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Voinovich School will continue involvement in newly expanded START program

Marilyn Icsman
February 21, 2019

The Ohio Sobriety, Treatment, and Reducing Trauma (START) program is expanding to 17 more counties, and Ohio University’s Voinovich School of Leadership and Public Affairs will continue to collaborate with The Ohio State University to evaluate the program as it grows.

Ohio START is an intervention program providing specialized victim services, such as intensive trauma counseling, for children who have suffered from parental drug use. It also provides drug treatment for parents. Launched in 2017, the program is administered by the Public Children Services Association of Ohio (PCSAO). The expansion was funded by the offices of former Ohio Attorney General, now Ohio Governor, Mike DeWine and the Ohio Department of Mental Health and Addiction Services.

The Voinovich School, along with The Ohio State University’s College of Social Work, have studied the effectiveness of the START program. Voinovich School assistant team leader Margaret Hutzel said the Voinovich School assists OSU faculty with implementation, process and outcome evaluation. The evaluation includes assessments based on child welfare caseworker surveys, document reviews, comparisons of staff before and after training, interviews with staff such as child welfare case managers, family peer mentors, child welfare administrators and behavioral health providers implementing Ohio START, and interviews with parents participating in Ohio START.

Data from Ohio’s Statewide Automated Child Welfare Information System (SACWIS) will also be used to compare participating START counties to determine if the program is affecting the length of children’s cases or the rates of family reunification and re-referrals for child welfare investigations.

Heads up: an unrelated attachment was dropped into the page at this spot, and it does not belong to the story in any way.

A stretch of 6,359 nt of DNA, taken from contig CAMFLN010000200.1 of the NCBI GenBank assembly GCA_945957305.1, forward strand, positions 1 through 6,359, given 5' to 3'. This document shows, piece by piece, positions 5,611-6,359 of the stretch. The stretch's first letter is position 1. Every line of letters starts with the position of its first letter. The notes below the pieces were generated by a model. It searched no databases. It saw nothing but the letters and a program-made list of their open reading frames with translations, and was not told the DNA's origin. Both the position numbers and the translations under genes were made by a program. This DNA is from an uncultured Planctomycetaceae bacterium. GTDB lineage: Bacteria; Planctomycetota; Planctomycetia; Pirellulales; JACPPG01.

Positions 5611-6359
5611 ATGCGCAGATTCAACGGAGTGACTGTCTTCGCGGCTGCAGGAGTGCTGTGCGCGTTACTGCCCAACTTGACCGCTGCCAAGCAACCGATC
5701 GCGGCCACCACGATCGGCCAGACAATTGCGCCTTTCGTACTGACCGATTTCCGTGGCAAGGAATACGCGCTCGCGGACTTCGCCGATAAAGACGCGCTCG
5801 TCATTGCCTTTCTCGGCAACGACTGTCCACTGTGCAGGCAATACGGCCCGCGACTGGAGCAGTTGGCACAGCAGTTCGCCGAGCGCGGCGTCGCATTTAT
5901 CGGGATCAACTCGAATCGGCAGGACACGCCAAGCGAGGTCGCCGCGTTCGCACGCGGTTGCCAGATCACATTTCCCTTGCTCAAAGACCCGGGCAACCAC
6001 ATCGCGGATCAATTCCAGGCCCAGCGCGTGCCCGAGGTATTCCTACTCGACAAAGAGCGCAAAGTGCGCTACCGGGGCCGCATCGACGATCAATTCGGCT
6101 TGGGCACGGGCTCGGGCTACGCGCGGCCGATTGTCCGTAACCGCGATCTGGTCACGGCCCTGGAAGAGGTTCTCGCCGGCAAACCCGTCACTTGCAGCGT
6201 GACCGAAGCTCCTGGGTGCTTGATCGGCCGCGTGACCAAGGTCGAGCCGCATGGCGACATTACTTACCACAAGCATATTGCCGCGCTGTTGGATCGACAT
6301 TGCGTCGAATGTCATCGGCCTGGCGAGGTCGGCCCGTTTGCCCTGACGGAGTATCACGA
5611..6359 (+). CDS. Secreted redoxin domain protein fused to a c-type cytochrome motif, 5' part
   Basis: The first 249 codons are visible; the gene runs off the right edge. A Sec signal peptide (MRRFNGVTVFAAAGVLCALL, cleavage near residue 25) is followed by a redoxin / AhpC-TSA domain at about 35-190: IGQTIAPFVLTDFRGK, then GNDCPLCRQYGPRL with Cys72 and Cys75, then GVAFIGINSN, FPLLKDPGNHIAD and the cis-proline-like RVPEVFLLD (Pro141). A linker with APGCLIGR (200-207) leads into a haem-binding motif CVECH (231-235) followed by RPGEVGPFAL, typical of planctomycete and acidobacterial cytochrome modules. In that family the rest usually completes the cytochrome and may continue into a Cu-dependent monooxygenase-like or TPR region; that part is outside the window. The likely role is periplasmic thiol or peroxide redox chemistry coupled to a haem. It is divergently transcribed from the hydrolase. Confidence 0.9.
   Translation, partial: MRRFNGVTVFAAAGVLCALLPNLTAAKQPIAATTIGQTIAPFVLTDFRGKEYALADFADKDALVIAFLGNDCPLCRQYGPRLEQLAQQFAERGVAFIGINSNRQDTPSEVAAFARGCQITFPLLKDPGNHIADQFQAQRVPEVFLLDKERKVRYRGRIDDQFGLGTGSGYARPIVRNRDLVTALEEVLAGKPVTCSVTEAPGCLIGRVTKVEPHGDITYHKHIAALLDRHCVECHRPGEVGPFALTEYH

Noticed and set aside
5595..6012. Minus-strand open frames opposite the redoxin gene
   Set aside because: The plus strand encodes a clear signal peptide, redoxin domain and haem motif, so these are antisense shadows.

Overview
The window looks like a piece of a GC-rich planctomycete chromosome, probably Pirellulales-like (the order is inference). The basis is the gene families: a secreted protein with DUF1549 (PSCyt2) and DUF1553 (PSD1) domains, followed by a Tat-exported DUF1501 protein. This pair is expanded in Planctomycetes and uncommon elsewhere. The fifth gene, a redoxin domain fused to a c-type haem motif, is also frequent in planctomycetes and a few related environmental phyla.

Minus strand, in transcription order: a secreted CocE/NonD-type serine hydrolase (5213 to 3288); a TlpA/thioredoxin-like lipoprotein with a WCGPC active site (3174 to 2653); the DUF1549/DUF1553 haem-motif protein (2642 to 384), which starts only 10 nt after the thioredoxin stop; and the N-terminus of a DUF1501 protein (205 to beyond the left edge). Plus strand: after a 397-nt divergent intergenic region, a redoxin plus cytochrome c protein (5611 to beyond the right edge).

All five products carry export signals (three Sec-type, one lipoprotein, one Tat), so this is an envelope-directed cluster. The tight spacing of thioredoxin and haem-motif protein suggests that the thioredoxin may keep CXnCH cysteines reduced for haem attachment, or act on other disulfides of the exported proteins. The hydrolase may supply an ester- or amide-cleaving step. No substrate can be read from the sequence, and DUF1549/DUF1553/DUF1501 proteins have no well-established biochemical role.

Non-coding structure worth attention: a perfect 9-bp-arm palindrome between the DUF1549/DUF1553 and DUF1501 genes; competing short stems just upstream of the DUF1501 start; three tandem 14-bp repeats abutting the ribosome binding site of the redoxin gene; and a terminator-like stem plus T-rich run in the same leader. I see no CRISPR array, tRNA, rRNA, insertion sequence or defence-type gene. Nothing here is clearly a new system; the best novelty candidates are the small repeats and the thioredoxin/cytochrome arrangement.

Hutzel said that to date, the assessments have shown that trainings arranged by PCSAO for the staff of Ohio START have been effective learning tools.

“Additionally, the evaluation is showing positive system of care change with increased communication and collaboration between child welfare and behavioral health,” Hutzel said.

The program includes a peer mentor for parents struggling with a substance use disorder. The mentor has experience with substance use disorder and, often, child welfare involvement, Hutzel said. This support system helps parents achieve sobriety and become better parents.

Because of the success of the program so far, Hutzel said she supports the county expansion.

“The expansion is a great step, because the model is solid,” Hutzel said.

DeWine endorsed the expansion in a press release and said he looks forward to seeing success from more families as the Ohio START model is implemented.

“The focused, individualized support families in the Ohio START program receive can truly make a difference, and I am pleased that even more counties will start offering this program,” DeWine said in the release. “The dedication of the case workers, family peer mentors, and others has supported parents struggling with addiction and helped keep families together.”

The program originally served Athens, Brown, Clinton, Fairfield, Fayette, Franklin, Gallia, Hamilton, Highland, Hocking, Jackson, Lawrence, Meigs, Pickaway, Ross, Vinton, and Warren counties. New Ohio START counties are Ashtabula, Butler, Carroll, Delaware, Erie, Hardin, Lorain, Mercer, Morrow, Ottawa, Richland, Seneca, Stark, Summit, and Trumbull. The expansion will bring the total number of counties served to 34.

Read more about the START program here.